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International Socialism, February/March 1970


Jock Young

Big Business


From International Socialism, No.42, February/March 1970.
Transcribed & marked up by Einde O’Callaghan for ETOL.


Organised Crime in America
ed. Gus Tyler
Ann Arbor Paperback, 25s

If words are to have any meaning at all Mayor Daley and Standard Oil should take their place in this reader alongside of Al Capone and Lucky Luciano. For they too are major exponents of organised crime: but perhaps their robbery is too organised and their violence so systematic that they are granted honorary exemptions.

For even if we are to accept the terms of reference of the editor and restrict our interpretations of crime to direct violations of the United States legal code we find that both the police and the giant corporations perpetrate more crime than the Mafia, L’Unione Siciliana and the Cosa Nostra combined. What is more they are infinitely more successful both in the profit-making and public relations fields. As an example of robbery what can be more blatant than the price-fixing ring led by General Electric and Westinghouse, which at the time of their prosecution under the Sherman Act was rigging and dividing a market worth $1,750,000,000 annually; as an example of illegal violence what more callous than the everyday beating up by the police of the politically dispossessed.

The most obvious significance of Al Capone in American history is that he, emulating the path of the corporations, began the integration and diversification of the crime industry in America. Thus he conceived of a national co-operation amongst criminals where before there was a feudalism of local squabbles and he enlarged their focus of activities from the perennial criminal preoccupations with drugs, gambling and prostitution to semi-legitimate activities such as within the stock market and real estate business. But there is a much greater significance of Capone and that was the amazing degree to which he was aware of the meaning of crime in American society.

‘Business,’ he once sneered, ‘those are the legitimate rackets ... They talk about me not being on the legitimate. Nobody’s on the legit. You know that and so do they.’

Organised crime represents the successful attempt of members of minority groups which are discriminated against to achieve the type of monetary and exploitative success which American values extol. They made their way, it is true, in a particularly vicious manner and they made it by supplying illicit rather than legal demands, but once they had arrived the pattern of organised crime changed rapidly.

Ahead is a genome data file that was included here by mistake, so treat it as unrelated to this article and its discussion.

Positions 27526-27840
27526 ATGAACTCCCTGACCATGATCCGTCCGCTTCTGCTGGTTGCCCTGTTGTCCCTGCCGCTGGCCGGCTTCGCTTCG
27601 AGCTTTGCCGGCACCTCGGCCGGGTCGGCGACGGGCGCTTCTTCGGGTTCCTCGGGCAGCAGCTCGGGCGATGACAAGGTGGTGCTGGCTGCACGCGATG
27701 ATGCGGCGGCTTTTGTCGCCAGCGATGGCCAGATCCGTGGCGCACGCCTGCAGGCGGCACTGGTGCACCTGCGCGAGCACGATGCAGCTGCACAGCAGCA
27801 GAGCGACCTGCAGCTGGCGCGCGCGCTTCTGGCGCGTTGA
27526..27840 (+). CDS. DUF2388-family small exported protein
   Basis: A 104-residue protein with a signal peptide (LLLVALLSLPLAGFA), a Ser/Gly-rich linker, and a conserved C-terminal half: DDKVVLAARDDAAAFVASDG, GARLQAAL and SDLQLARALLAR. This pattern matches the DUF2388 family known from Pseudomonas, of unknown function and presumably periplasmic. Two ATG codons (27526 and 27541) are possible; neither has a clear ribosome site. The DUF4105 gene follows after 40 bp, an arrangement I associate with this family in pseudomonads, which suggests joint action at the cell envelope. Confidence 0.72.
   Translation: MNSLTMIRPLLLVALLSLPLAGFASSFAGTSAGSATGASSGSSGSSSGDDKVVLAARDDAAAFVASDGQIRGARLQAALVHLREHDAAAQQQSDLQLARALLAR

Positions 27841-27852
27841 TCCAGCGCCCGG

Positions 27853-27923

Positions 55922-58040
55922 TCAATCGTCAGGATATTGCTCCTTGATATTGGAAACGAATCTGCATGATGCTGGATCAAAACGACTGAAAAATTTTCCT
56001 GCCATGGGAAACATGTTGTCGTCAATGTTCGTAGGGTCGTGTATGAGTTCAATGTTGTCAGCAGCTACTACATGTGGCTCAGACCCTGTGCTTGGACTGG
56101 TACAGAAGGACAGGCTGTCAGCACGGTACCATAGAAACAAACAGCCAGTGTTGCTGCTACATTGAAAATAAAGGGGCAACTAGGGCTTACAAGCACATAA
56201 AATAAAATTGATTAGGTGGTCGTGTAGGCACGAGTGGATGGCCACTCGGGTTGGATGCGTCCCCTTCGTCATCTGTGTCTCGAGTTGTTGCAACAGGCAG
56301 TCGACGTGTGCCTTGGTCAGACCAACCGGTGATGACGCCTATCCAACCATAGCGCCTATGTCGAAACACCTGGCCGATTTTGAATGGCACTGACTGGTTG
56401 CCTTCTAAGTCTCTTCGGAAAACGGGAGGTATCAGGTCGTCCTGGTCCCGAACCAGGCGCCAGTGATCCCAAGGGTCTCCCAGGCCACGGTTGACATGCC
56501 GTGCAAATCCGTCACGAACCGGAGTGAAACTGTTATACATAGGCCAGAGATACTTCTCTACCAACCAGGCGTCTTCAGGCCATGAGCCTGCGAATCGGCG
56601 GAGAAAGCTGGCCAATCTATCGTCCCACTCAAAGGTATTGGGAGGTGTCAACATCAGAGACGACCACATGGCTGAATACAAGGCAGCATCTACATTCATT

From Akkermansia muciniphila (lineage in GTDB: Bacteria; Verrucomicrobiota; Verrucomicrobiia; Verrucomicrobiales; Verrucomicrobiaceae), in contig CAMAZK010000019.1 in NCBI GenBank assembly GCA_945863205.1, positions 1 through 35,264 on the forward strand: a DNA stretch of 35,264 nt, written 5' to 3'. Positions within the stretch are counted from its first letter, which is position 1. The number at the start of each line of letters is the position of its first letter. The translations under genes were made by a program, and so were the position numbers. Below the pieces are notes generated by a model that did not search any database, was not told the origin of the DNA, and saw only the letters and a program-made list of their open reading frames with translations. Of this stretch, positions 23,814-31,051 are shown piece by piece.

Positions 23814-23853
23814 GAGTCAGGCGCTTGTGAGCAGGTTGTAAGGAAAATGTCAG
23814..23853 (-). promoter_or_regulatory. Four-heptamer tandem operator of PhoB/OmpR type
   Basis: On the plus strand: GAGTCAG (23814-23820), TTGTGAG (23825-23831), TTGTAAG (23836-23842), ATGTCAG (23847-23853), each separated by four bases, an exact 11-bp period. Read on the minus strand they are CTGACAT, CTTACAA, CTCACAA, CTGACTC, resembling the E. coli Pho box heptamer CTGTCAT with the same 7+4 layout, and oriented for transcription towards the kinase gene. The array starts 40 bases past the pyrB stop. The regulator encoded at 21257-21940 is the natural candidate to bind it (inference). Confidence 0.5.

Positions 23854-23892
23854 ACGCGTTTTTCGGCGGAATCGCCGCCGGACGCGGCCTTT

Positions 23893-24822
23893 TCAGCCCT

The new-look gangster comes to resemble more and more the successful company executive. He disdains violence – it is bad for business, and he has discovered, just as the corporations have, that political and social power can be bought, that everyone has a price. Moreover his sphere of activities has vastly extended. The capital built up during the Prohibition period was ploughed back into legitimate business. They learnt ‘through their political ties’, as Tyler puts it, the ‘ABC of “honest” graft’, and rum-running gravitated easily into real estate where profits were just as high and risks relatively absent. They took over trucking companies, dairies, launderette chains and supermarkets. They were called in by firms to break strikes and by the unions to fight the bosses. But in many of the unions – The International Longshoremen’s Association, The Teamsters and The Union of Operating Engineers to name a few – they remained to take over control and are today a major menace to American trade unionism. Their methods are simple – to threaten the bosses with a strike, extort bribes from them to prevent this happening, and to pocket the takings from the deal. Any opposition within the unions meets with uncompromising violence.

There exists in law-abiding society a begrudging admiration for the gangster whose swashbuckling success would seem to counterpoint an element of adventure against the steadfast plodding of legitimate work. This is a myopia, encouraged by the various media from Hollywood movies to the colour supplements. The gangsters they idolise represent capitalism without qualms, free-enterprise minus the usual veneer of legitimacy. For modern criminal organisations have amassed capital, and play an entrepreneurial role which differs from the corporations solely in that they are less choosy in the goods that they will supply and a degree more secretive in their activities.

Organised crime exists under a patina of respectability, it is not contrary to the American way of life, it merely exaggerates a little the values of success and ruthless individualism which are the ethos of American capitalism. Capone saw through the hypocrisy of the ‘good people’ who assailed him.

‘Why,’ he said, ‘the biggest bankers and businessmen and politicians and professional men are looking to me to keep the system going.’

Tyler’s reader adequately documents this.

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